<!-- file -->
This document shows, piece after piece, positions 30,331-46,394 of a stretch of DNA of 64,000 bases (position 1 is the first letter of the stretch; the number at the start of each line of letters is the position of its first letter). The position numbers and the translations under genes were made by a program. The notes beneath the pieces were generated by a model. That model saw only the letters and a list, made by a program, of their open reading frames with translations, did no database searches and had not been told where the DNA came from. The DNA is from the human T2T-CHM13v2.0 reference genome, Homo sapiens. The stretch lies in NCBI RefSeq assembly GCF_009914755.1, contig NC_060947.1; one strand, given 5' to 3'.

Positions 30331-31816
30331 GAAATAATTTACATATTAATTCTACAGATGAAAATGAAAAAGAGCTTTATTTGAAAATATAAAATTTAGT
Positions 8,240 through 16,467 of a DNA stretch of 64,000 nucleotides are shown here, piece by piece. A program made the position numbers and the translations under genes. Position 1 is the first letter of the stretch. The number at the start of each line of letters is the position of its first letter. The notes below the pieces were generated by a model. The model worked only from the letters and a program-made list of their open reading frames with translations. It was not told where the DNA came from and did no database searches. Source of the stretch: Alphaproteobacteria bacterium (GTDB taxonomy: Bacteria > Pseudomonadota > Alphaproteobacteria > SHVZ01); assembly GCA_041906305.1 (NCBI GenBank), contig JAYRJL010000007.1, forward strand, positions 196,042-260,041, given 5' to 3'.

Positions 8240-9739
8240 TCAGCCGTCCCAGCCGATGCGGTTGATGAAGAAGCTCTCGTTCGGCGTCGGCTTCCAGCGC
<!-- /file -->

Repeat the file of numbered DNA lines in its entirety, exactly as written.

This document shows, piece after piece, positions 30,331-46,394 of a stretch of DNA of 64,000 bases (position 1 is the first letter of the stretch; the number at the start of each line of letters is the position of its first letter). The position numbers and the translations under genes were made by a program. The notes beneath the pieces were generated by a model. That model saw only the letters and a list, made by a program, of their open reading frames with translations, did no database searches and had not been told where the DNA came from. The DNA is from the human T2T-CHM13v2.0 reference genome, Homo sapiens. The stretch lies in NCBI RefSeq assembly GCF_009914755.1, contig NC_060947.1; one strand, given 5' to 3'.

Positions 30331-31816
30331 GAAATAATTTACATATTAATTCTACAGATGAAAATGAAAAAGAGCTTTATTTGAAAATATAAAATTTAGT
Positions 8,240 through 16,467 of a DNA stretch of 64,000 nucleotides are shown here, piece by piece. A program made the position numbers and the translations under genes. Position 1 is the first letter of the stretch. The number at the start of each line of letters is the position of its first letter. The notes below the pieces were generated by a model. The model worked only from the letters and a program-made list of their open reading frames with translations. It was not told where the DNA came from and did no database searches. Source of the stretch: Alphaproteobacteria bacterium (GTDB taxonomy: Bacteria > Pseudomonadota > Alphaproteobacteria > SHVZ01); assembly GCA_041906305.1 (NCBI GenBank), contig JAYRJL010000007.1, forward strand, positions 196,042-260,041, given 5' to 3'.

Positions 8240-9739
8240 TCAGCCGTCCCAGCCGATGCGGTTGATGAAGAAGCTCTCGTTCGGCGTCGGCTTCCAGCGC